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Should the Ottawa Senators Give Up the 4th Overall Pick?

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With a 1st round pick owed to the Colorado Avalanche, should the Sens take a chance and give up this year’s pick?

2017 NHL Draft - Rounds 2-7 Photo by Bruce Bennett/Getty Images

At the time of the Matt Duchene trade, when the Ottawa Senators gave up their 2018 1st round pick to the Colorado Avalanche, it wasn’t perceived to be as big of a deal as it’s become. The Sens’ record of 6-3-5 had them as a top ten team in November, and fresh off an exciting run to the Eastern Conference Final, optimism ran through the fan base for another fantastic season.

As we all know now, everything completely flipped on its head from that point on, finishing second last league-wide and falling back two spots in the lottery to receive the 4th overall pick in Friday’s draft. To Pierre Dorion’s credit, and thankfully for the team, the 2018 1st round pick was top-ten protected, meaning that if the Sens’ pick post-lottery ended up finishing in the top ten, they would have the option to defer the pick to 2019. If they choose to move it to 2019, the pick will transfer regardless of draft position, adding an extra risk.

This is where the fear lies in keeping the 4th overall pick. With Mike Hoffman sent packing to San Jose Florida, and Erik Karlsson likely gone this summer, the possibility seems very real that Ottawa could end up with another lowly finish next season. If things go off the rails, there will be no point in tanking if they don’t have a 1st round pick. And with elite centreman Jack Hughes waiting to go a the top of the draft, the thought of winning the lottery after trading the pick becomes a nightmare scenario.

General manager Pierre Dorion’s said that there’s a 99.9% chance the team keeps the pick, although with the way the off-season has gone so far, it could potentially be making him think twice. The deadline for this decision is reportedly very late, so it may even come down to whether the prospect they like is available at #4. There are lots of factors to consider, which is why I’ve decided to break this down into three sections.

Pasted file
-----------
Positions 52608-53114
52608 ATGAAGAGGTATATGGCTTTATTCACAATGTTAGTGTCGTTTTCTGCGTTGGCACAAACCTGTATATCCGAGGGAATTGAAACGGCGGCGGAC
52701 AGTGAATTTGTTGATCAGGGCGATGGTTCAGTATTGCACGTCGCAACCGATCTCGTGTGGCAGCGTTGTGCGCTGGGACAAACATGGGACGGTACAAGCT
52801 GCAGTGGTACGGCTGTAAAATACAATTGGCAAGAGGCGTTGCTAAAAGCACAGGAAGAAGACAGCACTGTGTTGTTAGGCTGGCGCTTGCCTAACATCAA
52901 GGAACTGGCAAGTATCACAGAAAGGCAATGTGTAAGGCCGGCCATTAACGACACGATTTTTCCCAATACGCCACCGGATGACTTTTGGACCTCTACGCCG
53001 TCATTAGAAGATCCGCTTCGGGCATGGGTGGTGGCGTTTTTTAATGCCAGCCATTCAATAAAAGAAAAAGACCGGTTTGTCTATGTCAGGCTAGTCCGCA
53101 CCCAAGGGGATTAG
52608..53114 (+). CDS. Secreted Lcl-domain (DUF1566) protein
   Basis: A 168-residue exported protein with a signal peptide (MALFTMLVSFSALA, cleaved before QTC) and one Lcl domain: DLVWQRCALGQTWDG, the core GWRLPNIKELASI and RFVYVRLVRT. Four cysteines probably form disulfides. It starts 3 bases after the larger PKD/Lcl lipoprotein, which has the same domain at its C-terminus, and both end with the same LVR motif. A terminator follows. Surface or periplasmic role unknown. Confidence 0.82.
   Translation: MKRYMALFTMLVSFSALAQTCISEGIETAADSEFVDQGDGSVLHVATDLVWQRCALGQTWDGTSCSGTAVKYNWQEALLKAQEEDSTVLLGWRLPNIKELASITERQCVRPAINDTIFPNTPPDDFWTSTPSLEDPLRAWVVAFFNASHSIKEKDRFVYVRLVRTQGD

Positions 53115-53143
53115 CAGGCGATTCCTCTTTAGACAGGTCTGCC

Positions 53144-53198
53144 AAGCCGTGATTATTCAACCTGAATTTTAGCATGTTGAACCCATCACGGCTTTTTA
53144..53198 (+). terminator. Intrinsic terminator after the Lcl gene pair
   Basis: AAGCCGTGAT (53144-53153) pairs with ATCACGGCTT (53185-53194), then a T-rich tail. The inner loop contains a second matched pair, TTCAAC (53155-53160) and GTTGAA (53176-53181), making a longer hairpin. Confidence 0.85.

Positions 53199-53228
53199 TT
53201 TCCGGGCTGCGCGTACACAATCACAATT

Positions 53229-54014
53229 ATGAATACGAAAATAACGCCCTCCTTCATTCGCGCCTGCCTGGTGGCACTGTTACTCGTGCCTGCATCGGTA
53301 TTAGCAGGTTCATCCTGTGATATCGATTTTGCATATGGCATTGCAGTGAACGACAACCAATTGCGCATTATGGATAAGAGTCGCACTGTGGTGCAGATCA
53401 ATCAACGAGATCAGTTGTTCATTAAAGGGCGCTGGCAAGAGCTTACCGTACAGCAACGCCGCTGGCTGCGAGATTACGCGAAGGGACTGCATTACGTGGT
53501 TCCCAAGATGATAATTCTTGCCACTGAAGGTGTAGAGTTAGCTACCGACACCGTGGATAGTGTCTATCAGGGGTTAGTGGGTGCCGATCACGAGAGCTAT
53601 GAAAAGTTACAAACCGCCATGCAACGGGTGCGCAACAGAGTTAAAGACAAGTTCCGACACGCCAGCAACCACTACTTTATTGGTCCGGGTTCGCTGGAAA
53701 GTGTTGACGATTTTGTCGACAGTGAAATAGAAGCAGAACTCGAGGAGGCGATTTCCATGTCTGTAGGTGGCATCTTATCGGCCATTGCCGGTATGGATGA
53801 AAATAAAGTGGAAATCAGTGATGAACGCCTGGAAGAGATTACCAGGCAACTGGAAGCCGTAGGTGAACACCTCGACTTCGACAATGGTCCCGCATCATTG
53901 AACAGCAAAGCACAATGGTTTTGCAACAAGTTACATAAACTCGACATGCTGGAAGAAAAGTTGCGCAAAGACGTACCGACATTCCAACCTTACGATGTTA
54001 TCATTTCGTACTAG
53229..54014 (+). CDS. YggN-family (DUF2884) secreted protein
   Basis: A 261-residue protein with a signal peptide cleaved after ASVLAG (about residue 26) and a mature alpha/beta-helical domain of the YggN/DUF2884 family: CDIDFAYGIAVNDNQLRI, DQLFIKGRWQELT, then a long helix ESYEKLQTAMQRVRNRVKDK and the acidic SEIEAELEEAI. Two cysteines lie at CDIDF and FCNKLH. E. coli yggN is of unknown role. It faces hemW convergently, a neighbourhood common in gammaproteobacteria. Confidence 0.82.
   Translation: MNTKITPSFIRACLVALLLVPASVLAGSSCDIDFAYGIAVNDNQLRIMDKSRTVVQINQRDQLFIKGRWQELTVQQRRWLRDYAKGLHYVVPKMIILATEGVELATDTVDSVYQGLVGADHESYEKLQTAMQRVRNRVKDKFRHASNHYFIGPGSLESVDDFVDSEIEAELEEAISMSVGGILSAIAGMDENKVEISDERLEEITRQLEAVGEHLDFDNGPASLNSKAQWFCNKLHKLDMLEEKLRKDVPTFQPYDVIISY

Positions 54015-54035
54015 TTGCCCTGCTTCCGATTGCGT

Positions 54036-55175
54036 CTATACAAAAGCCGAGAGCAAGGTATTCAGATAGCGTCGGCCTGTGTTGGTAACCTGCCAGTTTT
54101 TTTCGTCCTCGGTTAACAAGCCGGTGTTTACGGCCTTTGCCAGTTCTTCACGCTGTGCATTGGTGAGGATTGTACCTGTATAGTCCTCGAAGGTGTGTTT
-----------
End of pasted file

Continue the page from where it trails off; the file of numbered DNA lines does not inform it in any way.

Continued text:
But briefly before we jump into that, let’s look at what the public has to say. Dom Luszczyszyn conducted two polls yesterday, both of which as of writing have received over 2,000 votes. The general public opinion shows us that if Erik Karlsson stays, it’s a near 50-50 split as to whether people believe the Sens should give Colorado the pick from this year or next. However, if Erik Karlsson is traded this summer, 70% believe it would be better to hold on to the 2019 pick and give the Avalanche the known asset.

Standings

The million-dollar question... where will the Ottawa Senators finish in the standings next season? The odds from Vegas seem to not think so highly of the team, placing them in dead last with 100/1 odds to win the Stanley Cup in 2019. If things go as poorly as they did in the worst parts of last season, it’s not hard to see why the future outlook for 2019-20 doesn’t look so bright.

In reality, the answer is that the Sens’ standings finish will depend on a lot of different factors, as it will for all teams. Even over a full 82-game season, results are full of variance with teams hopping up and down the ranks. Take the Colorado Avalanche and Vegas Golden Knights, for example. The Avalanche went from having one of the worst seasons in the modern era to making the playoffs the following season, while the Golden Knights made the Stanley Cup Final as an expansion team! It can go the other way too, such as, well, Ottawa last year.

The first factor that’s on everybody’s mind is Erik Karlsson, and whether or not he’ll be back for next season. The All-Star defenceman is the heart and soul of this Senators team — what he’s able to do on the ice can be worth the price of admission alone. The blow of losing him can’t be understated enough, both for his contributions on the ice and for his relevance to the city of Ottawa. Considering Dorion traded Mike Hoffman yesterday, and the team is also being circled with rumours for other players such as Jean-Gabriel Pageau and Zack Smith, this could be the season where the team decides to go for the full-on tank.